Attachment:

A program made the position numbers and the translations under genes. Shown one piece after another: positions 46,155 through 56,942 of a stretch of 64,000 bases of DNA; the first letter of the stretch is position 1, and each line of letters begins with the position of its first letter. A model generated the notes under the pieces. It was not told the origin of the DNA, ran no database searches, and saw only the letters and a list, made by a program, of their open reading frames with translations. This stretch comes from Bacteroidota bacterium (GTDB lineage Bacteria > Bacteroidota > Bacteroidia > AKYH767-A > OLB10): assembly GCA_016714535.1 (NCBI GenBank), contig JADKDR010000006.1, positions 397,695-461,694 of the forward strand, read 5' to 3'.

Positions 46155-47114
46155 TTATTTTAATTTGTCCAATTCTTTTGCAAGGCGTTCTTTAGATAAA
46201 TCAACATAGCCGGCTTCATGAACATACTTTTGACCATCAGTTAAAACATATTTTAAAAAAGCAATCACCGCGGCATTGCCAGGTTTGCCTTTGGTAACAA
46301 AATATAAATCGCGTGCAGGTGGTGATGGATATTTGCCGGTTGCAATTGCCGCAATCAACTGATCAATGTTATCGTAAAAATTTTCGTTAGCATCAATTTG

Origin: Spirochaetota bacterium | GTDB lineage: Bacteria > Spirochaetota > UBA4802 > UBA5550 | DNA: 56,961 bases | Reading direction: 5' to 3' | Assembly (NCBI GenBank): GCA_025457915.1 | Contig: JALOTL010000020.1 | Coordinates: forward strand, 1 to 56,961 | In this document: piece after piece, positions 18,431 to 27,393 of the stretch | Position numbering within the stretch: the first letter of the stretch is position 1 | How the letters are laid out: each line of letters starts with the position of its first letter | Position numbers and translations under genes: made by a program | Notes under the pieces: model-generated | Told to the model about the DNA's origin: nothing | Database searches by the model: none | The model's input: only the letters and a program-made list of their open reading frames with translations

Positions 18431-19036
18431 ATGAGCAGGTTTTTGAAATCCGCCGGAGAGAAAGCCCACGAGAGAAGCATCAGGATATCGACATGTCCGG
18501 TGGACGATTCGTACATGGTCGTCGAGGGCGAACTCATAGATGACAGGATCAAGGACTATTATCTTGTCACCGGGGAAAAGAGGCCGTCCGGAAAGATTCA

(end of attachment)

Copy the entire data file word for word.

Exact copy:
A program made the position numbers and the translations under genes. Shown one piece after another: positions 46,155 through 56,942 of a stretch of 64,000 bases of DNA; the first letter of the stretch is position 1, and each line of letters begins with the position of its first letter. A model generated the notes under the pieces. It was not told the origin of the DNA, ran no database searches, and saw only the letters and a list, made by a program, of their open reading frames with translations. This stretch comes from Bacteroidota bacterium (GTDB lineage Bacteria > Bacteroidota > Bacteroidia > AKYH767-A > OLB10): assembly GCA_016714535.1 (NCBI GenBank), contig JADKDR010000006.1, positions 397,695-461,694 of the forward strand, read 5' to 3'.

Positions 46155-47114
46155 TTATTTTAATTTGTCCAATTCTTTTGCAAGGCGTTCTTTAGATAAA
46201 TCAACATAGCCGGCTTCATGAACATACTTTTGACCATCAGTTAAAACATATTTTAAAAAAGCAATCACCGCGGCATTGCCAGGTTTGCCTTTGGTAACAA
46301 AATATAAATCGCGTGCAGGTGGTGATGGATATTTGCCGGTTGCAATTGCCGCAATCAACTGATCAATGTTATCGTAAAAATTTTCGTTAGCATCAATTTG

Origin: Spirochaetota bacterium | GTDB lineage: Bacteria > Spirochaetota > UBA4802 > UBA5550 | DNA: 56,961 bases | Reading direction: 5' to 3' | Assembly (NCBI GenBank): GCA_025457915.1 | Contig: JALOTL010000020.1 | Coordinates: forward strand, 1 to 56,961 | In this document: piece after piece, positions 18,431 to 27,393 of the stretch | Position numbering within the stretch: the first letter of the stretch is position 1 | How the letters are laid out: each line of letters starts with the position of its first letter | Position numbers and translations under genes: made by a program | Notes under the pieces: model-generated | Told to the model about the DNA's origin: nothing | Database searches by the model: none | The model's input: only the letters and a program-made list of their open reading frames with translations

Positions 18431-19036
18431 ATGAGCAGGTTTTTGAAATCCGCCGGAGAGAAAGCCCACGAGAGAAGCATCAGGATATCGACATGTCCGG
18501 TGGACGATTCGTACATGGTCGTCGAGGGCGAACTCATAGATGACAGGATCAAGGACTATTATCTTGTCACCGGGGAAAAGAGGCCGTCCGGAAAGATTCA